The ResponSEAble project is funded by the European Commission’s Horizon 2020 program and has 15 partners from around the European Union. This diverse group has been trying to figure out how to connect people to their seas and to help them better understand the complex human-ocean relationship. The reason is simple: if people have better knowledge they will make responsible decisions – in other words, they will become “ocean literate”. But who needs to know what? What are the target audiences? What kind of information is needed? What are the best channels or methods to transmit information to these audiences? How do we encourage people to become more knowledgeable, to make responsible decisions and change their behavior? And why, sometimes, don’t we act even if we have the right information? The project has developed and is testing the effectiveness of several innovative “ocean literacy tools” for different audiences .
The current MED area innovation performance in the blue growth (BG) sector is behind the EU average and there is a lack of transnational and transversal cooperation between the different quadruple helix actors in the BG. In four years of operation MISTRAL built up a transnational partnership made up of 8 countries (2 Ministries, 8 Regions, 5 Clusters, 3 RTOs and other organizations) in order to make marine knowledge and sustainable innovation the key drivers for BG. The first result, the Blue Growth Book, is a pillar for sharing common knowledge on blue growth in MED area and identifying the blue growth innovation potential in the five subsectors: marine renewable energies, fishing and aquaculture, marine surveillance, blue biotechnologies and coastal and maritime tourisms. Thanks to this shared vision it has been possible to act as catalyzer for cooperative sustainable innovation actions, placing MISTRAL in a unique position to help the boost of the BG sector in the MED area responding to the programme challenges. A clustering innovation service pack for BG clusters and operators has been tested: - Blue Business Plan Competition with national and transnational editions, aimed to create services supporting the set-up of innovative businesses in the BG sector. 9 contests implemented with 174 participants. 13 finalists at International MISTRAL contest. The methodological approach was described in the Guidelines for Blue Business Plan Competition; - BG Matchmaking Events intended to increase collaboration and networking of different actors of the BG ecosystem and the Med Community, following an open innovation approach. 5 brokerage events organised with 464 participants and 680 meetings. The methodological approach was described in the Blue Growth Matchmaking models -Guidelines and in the Blue Business Plan competition toolkit. The transferring and capitalization with the elaboration and collection of BG recommendations at regional, national and MED level, plus several events largely influenced the RIS3 2021-2027 policy making for several leading regions and lead to the elaboration of 10 Regional Action plans on Blue Growth: Emilia-Romagna, Occitanie, Crete, Attica, Balearic Island, Alentejo, Zadar County, Friuli-Venezia-Giulia, Albania, Lazio. MISTRAL successfully contributed to develop a wider governance vision towards 2027 in the BG sector and to unlock the innovation potential of the coastal and marine ecosystem.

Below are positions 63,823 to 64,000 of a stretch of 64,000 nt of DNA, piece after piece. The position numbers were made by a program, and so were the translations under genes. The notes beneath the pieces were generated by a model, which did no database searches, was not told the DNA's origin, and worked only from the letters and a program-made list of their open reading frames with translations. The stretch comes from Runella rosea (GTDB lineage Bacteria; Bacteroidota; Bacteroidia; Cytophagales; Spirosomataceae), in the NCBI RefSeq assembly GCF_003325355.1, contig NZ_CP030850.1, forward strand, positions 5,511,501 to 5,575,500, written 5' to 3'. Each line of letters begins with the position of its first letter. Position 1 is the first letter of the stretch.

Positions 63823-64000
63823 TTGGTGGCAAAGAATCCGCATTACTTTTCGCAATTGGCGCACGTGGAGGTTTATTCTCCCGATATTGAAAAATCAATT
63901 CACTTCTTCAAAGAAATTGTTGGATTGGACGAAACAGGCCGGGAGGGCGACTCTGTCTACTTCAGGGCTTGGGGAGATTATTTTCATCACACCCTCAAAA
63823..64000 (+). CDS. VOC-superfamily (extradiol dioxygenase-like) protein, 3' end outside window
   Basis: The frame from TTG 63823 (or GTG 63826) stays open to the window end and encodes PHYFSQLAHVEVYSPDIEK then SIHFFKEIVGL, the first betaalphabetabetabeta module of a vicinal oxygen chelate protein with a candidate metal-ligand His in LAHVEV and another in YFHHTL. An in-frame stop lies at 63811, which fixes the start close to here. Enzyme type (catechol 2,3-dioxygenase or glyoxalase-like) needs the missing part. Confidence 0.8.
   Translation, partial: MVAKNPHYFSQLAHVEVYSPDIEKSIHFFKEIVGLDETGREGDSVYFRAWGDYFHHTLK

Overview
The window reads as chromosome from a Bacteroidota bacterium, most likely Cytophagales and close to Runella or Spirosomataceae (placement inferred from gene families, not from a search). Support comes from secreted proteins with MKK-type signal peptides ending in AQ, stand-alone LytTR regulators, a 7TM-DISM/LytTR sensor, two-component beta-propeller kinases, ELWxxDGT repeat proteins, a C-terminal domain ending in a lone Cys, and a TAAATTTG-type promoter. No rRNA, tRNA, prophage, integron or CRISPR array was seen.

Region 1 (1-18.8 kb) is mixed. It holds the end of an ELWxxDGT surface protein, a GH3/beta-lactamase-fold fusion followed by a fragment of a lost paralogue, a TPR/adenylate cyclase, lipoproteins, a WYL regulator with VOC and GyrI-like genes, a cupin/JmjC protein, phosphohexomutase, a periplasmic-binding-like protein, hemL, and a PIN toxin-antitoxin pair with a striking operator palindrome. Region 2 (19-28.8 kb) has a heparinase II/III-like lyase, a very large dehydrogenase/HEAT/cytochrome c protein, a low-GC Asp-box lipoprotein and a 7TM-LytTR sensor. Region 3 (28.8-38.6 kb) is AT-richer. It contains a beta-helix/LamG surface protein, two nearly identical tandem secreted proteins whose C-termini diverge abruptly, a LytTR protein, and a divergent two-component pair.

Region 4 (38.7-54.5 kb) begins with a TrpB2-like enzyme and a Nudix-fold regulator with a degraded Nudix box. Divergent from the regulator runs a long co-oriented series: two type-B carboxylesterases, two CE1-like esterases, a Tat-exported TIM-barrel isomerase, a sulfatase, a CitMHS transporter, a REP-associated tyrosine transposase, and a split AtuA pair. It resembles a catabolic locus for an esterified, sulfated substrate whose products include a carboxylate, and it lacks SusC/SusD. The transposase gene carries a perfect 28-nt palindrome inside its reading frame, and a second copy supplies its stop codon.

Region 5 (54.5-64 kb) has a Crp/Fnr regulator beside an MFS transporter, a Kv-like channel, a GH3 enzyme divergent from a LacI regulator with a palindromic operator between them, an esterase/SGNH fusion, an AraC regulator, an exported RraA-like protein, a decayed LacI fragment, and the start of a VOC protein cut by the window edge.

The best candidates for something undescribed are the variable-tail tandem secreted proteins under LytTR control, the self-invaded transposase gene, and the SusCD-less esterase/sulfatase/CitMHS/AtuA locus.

In the marine environment, anthropogenic pressures on resources and non-anthropogenic causes may create harmful conditions that affect human society. Harmful algal blooms and habitat destruction are examples, which pose serious human-health threats and severely affect numerous industries, causing annual economic losses in the tens of millions of euros, in the form of reduced sales, diminished tourist activity and unemployment. A widely adopted, scientific way to assess the environmental status of water bodies is by measuring their optical properties (as indicators of, e.g., sewage impact, dissolved organic matter, sediment load or gross biological activity). The Citclops project aims to develop systems to retrieve and use data on seawater colour, transparency and fluorescence, using low-cost sensors combined with contextual information (e.g., georeferencing) and a community-based Internet platform, taking into account existing experiences (e.g., Secchi Dip-In, Coastwatch Europe and Oil Reporter). Simple and fast methods to establish the optical properties of seawater will be developed and used: e.g., the colour through Forel-Ule observations, and transparency through a variant of the Secchi disc. People will be able to acquire data taking photographs of the sea surface on ferries or other vessels, at the open sea or from the beach. Wearable digital cameras for aquatic activities with extended sensing systems are also proposed as alternative resources for crowdsourcing data. Data are automatically uploaded through a specific service or application (such as Google+ Instant Upload), archived remotely and processed, and resulting information is accessed through a webpage or a mobile application by end users. These are: policy makers (e.g., local administrations), which will be able to use the information to improve the management of the coastal zone; and citizens, who will be able to maximize their experience in activities in which water quality has a role.